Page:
(11) Tom Waits. I first saw Tom Wait back in/just after college — so, early, 1970s — as the opening act at Cambridge, MA’s PASSIM coffeeshop at 47 Palmer Street (the spiritual and numerical heir to the Club 47 on Mt Auburn Street). Given that Passim was at that time primarily a folk music venue (and I was there a bunch, both as audience and as a (folk) music reviewer), while Waits was good, I found it jarring given that he seemed to, on stage, have adopted a performing persona, unlike most of the folkies. I continue to like a lot of Waits’ stuff, mostly-early-to-middle, but not most of the experimental and/or “I can’t understand a word he’s singing” stuff.

  12. BTW, title-wise, while I didn’t have a specific answer in mind when I submitted the title suggestion to OGH, here’s some possibilities:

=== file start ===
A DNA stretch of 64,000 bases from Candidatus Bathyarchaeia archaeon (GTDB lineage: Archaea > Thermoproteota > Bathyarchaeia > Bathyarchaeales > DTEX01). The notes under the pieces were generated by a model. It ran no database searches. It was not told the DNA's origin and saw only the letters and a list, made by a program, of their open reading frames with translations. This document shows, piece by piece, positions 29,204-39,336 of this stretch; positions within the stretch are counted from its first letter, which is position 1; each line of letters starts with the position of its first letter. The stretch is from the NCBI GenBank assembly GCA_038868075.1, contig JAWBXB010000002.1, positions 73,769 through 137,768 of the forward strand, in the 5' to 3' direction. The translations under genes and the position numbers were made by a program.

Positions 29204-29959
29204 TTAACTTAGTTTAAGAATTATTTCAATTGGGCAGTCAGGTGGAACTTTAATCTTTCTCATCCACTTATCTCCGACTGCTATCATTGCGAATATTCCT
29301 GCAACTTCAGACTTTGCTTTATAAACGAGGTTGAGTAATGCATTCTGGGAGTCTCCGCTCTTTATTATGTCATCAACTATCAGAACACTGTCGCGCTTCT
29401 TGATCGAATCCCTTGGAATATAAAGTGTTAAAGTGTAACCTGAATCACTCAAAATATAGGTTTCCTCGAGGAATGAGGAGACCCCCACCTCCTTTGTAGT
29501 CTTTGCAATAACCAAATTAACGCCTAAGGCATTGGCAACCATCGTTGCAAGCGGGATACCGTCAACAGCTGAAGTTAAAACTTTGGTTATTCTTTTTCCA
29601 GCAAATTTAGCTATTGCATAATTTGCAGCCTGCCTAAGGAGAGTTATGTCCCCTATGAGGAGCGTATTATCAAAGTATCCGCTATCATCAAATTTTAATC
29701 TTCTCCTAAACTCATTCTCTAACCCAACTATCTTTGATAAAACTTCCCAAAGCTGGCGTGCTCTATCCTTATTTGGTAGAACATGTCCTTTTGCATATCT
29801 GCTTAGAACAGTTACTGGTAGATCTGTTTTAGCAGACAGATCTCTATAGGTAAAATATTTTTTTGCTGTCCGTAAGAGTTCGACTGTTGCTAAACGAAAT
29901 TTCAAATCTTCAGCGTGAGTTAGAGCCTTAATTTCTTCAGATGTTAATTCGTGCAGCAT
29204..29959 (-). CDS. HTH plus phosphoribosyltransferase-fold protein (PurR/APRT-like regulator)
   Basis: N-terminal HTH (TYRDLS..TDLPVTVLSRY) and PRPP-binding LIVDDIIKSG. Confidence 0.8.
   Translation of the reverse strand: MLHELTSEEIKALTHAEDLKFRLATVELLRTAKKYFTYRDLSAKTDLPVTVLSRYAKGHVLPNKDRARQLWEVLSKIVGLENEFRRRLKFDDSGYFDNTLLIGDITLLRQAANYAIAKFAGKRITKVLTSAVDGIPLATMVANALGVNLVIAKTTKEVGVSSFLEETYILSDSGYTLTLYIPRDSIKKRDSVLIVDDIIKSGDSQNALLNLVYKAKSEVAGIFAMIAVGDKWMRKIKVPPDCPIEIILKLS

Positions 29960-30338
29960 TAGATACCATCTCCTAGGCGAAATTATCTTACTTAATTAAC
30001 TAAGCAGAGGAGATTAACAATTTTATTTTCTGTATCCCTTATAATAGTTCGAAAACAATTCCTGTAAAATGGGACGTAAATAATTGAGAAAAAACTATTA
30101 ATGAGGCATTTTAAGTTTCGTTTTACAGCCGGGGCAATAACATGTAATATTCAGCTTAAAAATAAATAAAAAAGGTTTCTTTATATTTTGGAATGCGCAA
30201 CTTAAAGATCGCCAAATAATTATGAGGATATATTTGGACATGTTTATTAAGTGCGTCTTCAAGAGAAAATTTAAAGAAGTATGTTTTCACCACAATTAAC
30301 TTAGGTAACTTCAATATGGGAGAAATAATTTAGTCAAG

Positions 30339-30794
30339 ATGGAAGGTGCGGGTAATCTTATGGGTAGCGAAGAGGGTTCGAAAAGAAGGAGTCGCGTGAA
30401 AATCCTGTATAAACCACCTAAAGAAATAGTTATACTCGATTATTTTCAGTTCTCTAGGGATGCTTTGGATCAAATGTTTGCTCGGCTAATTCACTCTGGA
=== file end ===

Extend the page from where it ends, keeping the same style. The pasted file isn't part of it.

1, “Because that’s the only color available”
    2, “To hold up their space pants.”
    3, “To hold up their asteroid belts.’
    4, “To attach things to.”

  13. @Greg Hullender: I see nobody has suggested the Tiffany Aching subset of Discworld; if the 12yo is already tolerating female protagonists, these may be well-received. (You don’t say whether he’s good with other cultures; these books are still white English-speaking people, but they’re definitely a slice of village England that could either stretch his mind or bounce him away.) I would also recommend Susan Cooper’s The Dark Is Rising; the even numbers feature a boy about that age with a Destiny (without the formulaic Procrusteanizing of Harry Potter), and the odds a set of purely-human children running into edge bits of England (for the first time, so they’re also learning, which may make the books may be a bit easier than Tiffany Aching); they join in #5 (of 5). The title book may be a good starting point even if it’s #2. (I was blown away by her standalone King of Shadows, about a boy who winds up creating Puck in A Midsummer Night’s Dream, but IIRC the boy is ~10 — don’t know whether your 12yo would prefer books about older kids.)